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California and the West

Despite Law, Residents Tell the Public to Go Away

The eight-mile stretch of beach near Gaviota is as scenic--and private--as it gets. State efforts to open up access have been unsuccessful.

November 29, 1998|HECTOR TOBAR | TIMES STAFF WRITER

GAVIOTA, Calif. — Step onto the beach at Hollister Ranch and feel the old California, the place the Chumash Indians had all to themselves. There is not a wharf in sight. On most days, the red-tailed hawks circling overhead outnumber the people below.

You might like to see this natural beauty, but chances are you probably won't. Not unless you are one of the few to own property on what is one of the last great stretches of pristine beach in Southern California, and one of the last in private hands.

"They don't want you setting one foot on their little piece of property," said a worker at nearby Gaviota State Beach, just a mile or so from the gated entrance to the exclusive, 15,000-acre ranch. "They'll get real mad if you do."

A 1976 state law mandated that there be public access to the eight-mile stretch of beach between Gaviota and Point Conception. But for two decades, Hollister Ranch residents--a group numbering about 200--have fought successfully to prevent the law from being implemented, keeping their stretch of coastline private.

"People at Hollister Ranch don't even want the name put anywhere," said Jeff Kruthers, a real estate agent and ranch resident.

No public roads run through the ranch, making it nearly impossible for outsiders to visit its beaches, although the homeowners association does run field trips for students and scientists. The name does not appear on most road maps, nor are there signs on the highway to direct tourists to the place. Full-time guards staff a gate at the only entrance.

The very beauty of Hollister Ranch's beaches has helped feed the long-simmering conflict over its fate.

Surfers resent the property owners who have kept the beaches--a Valhalla of good waves--for themselves and their friends. Ranch residents, who see themselves as custodians of the ranch's environmental wonders, worry that their property will lose its fragile, untouched luster if officials at the Coastal Commission succeed in their long-proclaimed goal of opening the area to everyone.

"No one at the ranch disputes the right of the Coastal Conservancy and the Coastal Commission to take the land [for access]," said Andy Mills, a spokesman for Hollister Ranch. Mills said the state has yet to offer owners "just compensation" in exchange for creating a public right of way through their properties.

Still, Mills acknowledges that ranch owners would prefer to see no change at all. "The ranch would like to see things stay as they are."

Peter Douglas, executive director of the California Coastal Commission, feels he has a mandate to open the beaches. Hollister Ranch is one of a handful of sites specifically named in the 1976 Coastal Act.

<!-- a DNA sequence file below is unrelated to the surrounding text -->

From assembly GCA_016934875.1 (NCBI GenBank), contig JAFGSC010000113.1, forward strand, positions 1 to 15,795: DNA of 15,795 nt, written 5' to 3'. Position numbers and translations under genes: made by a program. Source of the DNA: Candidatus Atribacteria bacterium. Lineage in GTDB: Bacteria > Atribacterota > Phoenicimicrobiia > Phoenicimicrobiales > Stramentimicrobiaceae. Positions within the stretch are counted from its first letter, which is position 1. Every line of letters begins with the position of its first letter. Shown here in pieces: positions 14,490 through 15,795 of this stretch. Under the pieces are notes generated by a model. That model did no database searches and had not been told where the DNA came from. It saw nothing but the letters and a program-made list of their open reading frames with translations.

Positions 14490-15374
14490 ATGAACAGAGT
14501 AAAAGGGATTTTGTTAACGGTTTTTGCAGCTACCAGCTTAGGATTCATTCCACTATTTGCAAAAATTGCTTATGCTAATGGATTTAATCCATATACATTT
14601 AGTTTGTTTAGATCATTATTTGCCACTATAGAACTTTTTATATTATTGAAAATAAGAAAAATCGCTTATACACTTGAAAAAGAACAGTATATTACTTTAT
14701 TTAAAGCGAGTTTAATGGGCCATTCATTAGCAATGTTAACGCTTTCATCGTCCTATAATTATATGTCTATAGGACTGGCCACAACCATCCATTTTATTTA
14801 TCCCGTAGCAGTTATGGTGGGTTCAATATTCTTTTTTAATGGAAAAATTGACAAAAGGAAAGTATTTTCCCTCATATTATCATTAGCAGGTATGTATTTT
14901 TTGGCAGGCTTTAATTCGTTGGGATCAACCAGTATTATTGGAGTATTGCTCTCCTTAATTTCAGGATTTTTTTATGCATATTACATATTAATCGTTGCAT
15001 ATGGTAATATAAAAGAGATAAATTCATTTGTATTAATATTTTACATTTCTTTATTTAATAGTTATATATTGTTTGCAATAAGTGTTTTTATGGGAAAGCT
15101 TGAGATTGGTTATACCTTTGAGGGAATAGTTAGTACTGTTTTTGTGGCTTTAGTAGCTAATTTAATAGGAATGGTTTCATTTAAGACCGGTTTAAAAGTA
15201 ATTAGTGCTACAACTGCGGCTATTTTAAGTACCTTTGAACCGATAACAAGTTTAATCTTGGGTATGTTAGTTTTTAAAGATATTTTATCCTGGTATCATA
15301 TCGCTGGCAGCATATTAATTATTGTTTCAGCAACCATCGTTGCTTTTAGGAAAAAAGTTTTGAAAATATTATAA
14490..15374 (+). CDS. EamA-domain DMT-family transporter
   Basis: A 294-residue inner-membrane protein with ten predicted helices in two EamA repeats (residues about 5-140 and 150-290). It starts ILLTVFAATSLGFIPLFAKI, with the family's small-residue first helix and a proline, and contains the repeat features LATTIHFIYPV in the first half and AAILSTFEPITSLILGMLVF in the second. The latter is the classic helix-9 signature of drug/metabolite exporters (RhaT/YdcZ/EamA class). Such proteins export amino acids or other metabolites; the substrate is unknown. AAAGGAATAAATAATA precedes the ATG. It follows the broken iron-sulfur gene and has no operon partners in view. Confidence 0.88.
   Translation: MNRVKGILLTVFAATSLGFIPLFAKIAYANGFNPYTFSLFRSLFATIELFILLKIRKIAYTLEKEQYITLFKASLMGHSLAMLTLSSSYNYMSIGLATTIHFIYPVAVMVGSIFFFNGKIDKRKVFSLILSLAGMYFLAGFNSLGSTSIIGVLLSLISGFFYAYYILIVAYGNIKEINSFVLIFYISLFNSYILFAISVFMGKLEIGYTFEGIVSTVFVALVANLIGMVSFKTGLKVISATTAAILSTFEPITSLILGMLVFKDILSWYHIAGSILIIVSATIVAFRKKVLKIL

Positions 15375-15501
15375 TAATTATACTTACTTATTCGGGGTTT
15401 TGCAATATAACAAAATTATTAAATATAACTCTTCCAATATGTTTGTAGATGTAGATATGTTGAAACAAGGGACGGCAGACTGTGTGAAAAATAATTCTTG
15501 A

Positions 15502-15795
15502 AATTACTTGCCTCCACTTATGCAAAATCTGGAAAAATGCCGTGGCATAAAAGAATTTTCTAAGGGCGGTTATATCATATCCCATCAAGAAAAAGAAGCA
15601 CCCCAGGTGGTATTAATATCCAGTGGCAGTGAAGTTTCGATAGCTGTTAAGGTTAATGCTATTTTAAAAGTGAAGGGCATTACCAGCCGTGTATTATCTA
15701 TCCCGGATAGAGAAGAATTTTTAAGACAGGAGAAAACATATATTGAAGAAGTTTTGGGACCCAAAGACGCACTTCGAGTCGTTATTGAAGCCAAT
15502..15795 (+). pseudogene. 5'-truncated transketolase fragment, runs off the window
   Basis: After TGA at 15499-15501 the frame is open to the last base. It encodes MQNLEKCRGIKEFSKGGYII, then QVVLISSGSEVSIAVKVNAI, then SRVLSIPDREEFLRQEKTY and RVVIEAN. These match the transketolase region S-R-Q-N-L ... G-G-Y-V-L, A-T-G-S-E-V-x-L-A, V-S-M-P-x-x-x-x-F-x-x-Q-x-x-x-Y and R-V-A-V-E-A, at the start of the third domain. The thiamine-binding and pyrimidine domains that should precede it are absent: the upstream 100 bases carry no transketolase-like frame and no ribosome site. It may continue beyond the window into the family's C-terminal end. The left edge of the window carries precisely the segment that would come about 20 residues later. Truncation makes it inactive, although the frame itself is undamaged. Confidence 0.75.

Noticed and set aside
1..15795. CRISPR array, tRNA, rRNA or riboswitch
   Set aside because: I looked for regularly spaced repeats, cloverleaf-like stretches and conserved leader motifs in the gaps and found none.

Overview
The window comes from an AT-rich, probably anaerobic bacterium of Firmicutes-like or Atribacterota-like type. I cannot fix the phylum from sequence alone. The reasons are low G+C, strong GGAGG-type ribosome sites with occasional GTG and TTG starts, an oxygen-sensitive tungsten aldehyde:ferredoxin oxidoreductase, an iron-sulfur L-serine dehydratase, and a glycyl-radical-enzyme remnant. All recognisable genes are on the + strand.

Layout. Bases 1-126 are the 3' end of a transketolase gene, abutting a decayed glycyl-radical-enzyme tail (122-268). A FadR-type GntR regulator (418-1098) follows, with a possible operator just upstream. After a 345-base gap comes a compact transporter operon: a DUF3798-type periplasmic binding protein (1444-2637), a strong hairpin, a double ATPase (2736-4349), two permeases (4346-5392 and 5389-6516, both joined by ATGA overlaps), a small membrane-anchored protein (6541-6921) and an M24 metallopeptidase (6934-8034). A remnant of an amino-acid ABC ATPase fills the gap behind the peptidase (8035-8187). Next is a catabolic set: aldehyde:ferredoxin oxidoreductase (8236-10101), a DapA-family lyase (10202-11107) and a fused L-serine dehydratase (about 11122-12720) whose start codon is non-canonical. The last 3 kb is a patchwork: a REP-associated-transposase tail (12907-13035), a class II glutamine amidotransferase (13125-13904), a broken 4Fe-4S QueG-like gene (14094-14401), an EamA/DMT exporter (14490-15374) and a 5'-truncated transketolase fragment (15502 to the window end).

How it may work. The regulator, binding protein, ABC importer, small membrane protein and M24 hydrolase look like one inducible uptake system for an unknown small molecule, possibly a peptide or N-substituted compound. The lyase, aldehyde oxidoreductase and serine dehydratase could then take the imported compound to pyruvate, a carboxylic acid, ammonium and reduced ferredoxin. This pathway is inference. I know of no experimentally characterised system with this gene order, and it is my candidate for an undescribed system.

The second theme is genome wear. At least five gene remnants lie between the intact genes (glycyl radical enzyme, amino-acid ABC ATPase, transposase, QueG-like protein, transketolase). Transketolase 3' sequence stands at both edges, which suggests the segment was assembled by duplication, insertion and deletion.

"We don't question the owners' right to use the land and live there," Douglas said. "What we're saying is that this is a public treasure and it belongs to the public and there should be access."

The sands on Hollister Ranch are public up to the "mean high-tide line." But for those without access to the ranch's private roads, the only way to get to those beaches is via the ocean.

On most mornings, some surfers make use of the boat landing at Gaviota State Beach to launch dinghies, Jet Skis and other small craft into the water, sailing several miles along the coast to the best surfing spots.

They sail back in the late afternoon. Their arrival at Gaviota Beach looks a bit like the Normandy landing in miniature, an army of men in wetsuits pushing small boats onto the sand as waves crash around them, their surfboards perched atop the vessels.

"It's like a rite of passage," said one fortysomething surfer after he and a friend had labored several minutes to push their craft over the sand.

Decades ago, as a teenager, the surfer had been arrested for trespassing at Hollister Ranch.

"It's all about money," the surfer said. "You have to have money to surf here. You either own property on the ranch or you buy a boat."

The surfer, like others at the beach, requested that his name not be published. He was afraid that he might burn his bridges with the ranch property owners, some of whom are avid surfers. If the ranch surfers got mad at him, he said, there would be no one to protect him should they decide to exact revenge at the isolated beaches.

"It's survival of the fittest out there," he said.

Douglas, of the Coastal Commission, says that his office has received reports of people being chased off the beach.

"It continues to be a space from which the public is locked out," he said.

For ranch residents, the very exclusivity of the property is what protects it. The ranch beaches are known for their abundant flora and fauna, for their great blue herons and coyote brush, for their mallards and the salt grass. There are sand dunes, lagoons and tide pools. Much might be lost, they argue, if such a sensitive environment were exposed to greater human contact.

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